Ian Ferguson is a currently a Professor and the Chair of Electrical and Computer Engineering at the University of North Carolina at Charlotte. Prior to this he has held leadership positions in both academia (St Andrews, Imperial College, Northwestern, Georgia Tech, etc.) and industry (GEC, EMCORE, etc.). Ferguson has have authored over 440 refereed publications and has given over 330 invited and contributed talks and seminars throughout the US, Europe and Asia. He is a Fellow of Institute of the Electrical and Electronic Engineering (IEEE), the Institute of Physics (FInstP), and the International Society for Optical Engineering (SPIE).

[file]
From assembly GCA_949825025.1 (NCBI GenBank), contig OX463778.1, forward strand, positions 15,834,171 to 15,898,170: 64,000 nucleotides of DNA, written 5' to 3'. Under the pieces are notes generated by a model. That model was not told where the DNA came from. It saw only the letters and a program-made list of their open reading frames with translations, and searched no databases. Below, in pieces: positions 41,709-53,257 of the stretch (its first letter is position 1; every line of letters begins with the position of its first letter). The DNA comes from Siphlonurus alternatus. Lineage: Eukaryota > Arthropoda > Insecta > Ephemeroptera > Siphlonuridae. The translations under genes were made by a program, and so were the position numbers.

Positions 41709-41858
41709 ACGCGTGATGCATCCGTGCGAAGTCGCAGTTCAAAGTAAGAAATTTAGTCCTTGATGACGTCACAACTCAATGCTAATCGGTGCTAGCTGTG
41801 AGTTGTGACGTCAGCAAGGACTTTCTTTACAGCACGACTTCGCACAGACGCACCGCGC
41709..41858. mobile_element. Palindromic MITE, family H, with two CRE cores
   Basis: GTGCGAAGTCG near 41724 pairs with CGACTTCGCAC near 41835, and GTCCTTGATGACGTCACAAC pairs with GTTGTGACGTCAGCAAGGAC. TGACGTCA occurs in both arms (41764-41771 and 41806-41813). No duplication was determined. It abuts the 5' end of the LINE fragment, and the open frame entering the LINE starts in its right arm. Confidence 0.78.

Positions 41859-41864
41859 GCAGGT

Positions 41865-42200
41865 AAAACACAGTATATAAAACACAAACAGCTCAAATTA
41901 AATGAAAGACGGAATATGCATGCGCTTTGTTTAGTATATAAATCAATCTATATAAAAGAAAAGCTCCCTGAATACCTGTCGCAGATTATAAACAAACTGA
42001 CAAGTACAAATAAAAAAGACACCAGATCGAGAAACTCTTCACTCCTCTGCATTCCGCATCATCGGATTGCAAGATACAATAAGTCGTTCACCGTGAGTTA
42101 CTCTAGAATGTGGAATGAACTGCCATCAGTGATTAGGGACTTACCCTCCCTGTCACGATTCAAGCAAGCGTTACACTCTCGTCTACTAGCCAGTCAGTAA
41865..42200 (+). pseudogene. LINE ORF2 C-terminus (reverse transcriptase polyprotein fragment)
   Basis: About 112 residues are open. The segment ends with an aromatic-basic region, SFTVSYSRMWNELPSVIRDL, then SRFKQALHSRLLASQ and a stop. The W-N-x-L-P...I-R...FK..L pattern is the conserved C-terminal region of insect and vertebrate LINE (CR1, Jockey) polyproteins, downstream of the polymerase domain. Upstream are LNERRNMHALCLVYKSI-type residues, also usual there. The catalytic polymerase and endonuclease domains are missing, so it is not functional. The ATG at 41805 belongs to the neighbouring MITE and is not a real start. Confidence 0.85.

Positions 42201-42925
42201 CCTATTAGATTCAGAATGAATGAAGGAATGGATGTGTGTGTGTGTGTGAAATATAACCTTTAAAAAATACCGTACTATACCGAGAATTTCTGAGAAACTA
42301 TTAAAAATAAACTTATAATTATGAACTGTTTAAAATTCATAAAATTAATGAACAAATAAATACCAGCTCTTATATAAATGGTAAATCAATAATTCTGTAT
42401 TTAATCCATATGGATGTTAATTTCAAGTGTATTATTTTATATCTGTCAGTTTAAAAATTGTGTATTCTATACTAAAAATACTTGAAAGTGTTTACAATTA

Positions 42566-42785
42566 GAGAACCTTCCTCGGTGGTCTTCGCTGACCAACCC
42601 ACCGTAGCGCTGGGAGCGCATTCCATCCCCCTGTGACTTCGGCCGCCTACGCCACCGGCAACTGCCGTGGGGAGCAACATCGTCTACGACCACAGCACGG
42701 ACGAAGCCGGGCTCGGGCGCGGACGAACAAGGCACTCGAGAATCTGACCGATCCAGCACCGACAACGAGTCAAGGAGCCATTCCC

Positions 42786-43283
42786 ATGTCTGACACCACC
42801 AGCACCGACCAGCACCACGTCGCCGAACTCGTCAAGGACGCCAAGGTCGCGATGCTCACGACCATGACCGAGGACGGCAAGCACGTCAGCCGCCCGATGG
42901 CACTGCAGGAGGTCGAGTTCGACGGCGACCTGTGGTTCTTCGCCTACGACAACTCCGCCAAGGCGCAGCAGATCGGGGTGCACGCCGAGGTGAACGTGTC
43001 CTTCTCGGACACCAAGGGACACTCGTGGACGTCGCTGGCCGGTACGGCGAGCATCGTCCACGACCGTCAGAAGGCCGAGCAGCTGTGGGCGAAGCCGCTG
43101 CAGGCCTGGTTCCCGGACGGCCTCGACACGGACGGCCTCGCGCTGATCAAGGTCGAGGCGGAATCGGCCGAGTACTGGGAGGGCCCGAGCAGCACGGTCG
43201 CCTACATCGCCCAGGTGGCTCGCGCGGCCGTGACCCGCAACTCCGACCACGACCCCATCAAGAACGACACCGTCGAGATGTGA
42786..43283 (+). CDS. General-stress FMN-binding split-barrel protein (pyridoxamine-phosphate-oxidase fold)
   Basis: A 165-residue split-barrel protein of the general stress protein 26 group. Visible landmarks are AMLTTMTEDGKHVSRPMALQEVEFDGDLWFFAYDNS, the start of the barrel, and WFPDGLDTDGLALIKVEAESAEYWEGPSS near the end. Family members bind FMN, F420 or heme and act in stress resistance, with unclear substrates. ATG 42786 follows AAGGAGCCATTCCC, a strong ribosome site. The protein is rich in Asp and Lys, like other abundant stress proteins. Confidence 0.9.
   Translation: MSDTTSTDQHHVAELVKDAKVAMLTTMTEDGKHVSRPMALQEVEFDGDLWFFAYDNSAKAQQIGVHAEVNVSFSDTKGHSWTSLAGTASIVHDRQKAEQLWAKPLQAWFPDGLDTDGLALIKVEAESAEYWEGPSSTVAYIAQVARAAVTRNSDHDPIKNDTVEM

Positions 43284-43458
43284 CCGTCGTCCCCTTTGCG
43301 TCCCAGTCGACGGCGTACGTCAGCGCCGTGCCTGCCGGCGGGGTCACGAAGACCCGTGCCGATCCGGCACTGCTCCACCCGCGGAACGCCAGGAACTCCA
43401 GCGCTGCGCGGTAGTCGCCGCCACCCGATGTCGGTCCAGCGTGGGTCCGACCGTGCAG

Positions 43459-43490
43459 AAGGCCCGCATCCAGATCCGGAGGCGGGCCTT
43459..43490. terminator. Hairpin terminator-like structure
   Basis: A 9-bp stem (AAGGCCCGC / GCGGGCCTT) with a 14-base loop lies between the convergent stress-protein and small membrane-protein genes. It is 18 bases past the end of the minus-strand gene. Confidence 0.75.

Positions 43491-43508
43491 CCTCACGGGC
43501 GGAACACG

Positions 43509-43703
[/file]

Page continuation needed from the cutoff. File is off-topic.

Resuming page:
Development of wide-band gap compound semiconductors materials and devices led by the III-Nitrides are fueling a revolution for energy related applications. The III-Nitrides can provide an universal solution for many applications were traditionally III-V devices are used. LEDs have been very successful in niche markets but still have not seen significant penetration in generation illumination. To achieve high quality white light gaps in the power spectrum of typical LED sources have to be eliminated. Broadband spectrally dynamic solid state illumination source comprising of a two terminal dual LED structure has been developed. A combination of multiple phosphors are then “pumped” by either or both of the wavelengths emitted from the dual LED to produce white light of a variable power spectrum. Such innovations will help further increase the competitive advantage over conventional illumination sources. The III-nitrides are also the basis for a new generation of highly efficient solar cells. InGaN with indium compositions up to 30% (2.5 eV band gap) have been developed for photovoltaic applications by controlling defects and phase separation. InGaN solar cell design involving a 2.9 eV InGaN p-n junction sandwiched between p- and n-GaN layers yields internal quantum efficiencies as high as 50%; while devices utilizing a novel n-GaN strained window-layer enhanced the open circuit voltage. These results establish the potential of III-nitrides in ultra-high efficiency photovoltaics. Some recent measurements of the thermoelectric properties–the Seebeck coefficient, the electrical conductivity and the power factor – of GaN and InGaN thin films will also be reported.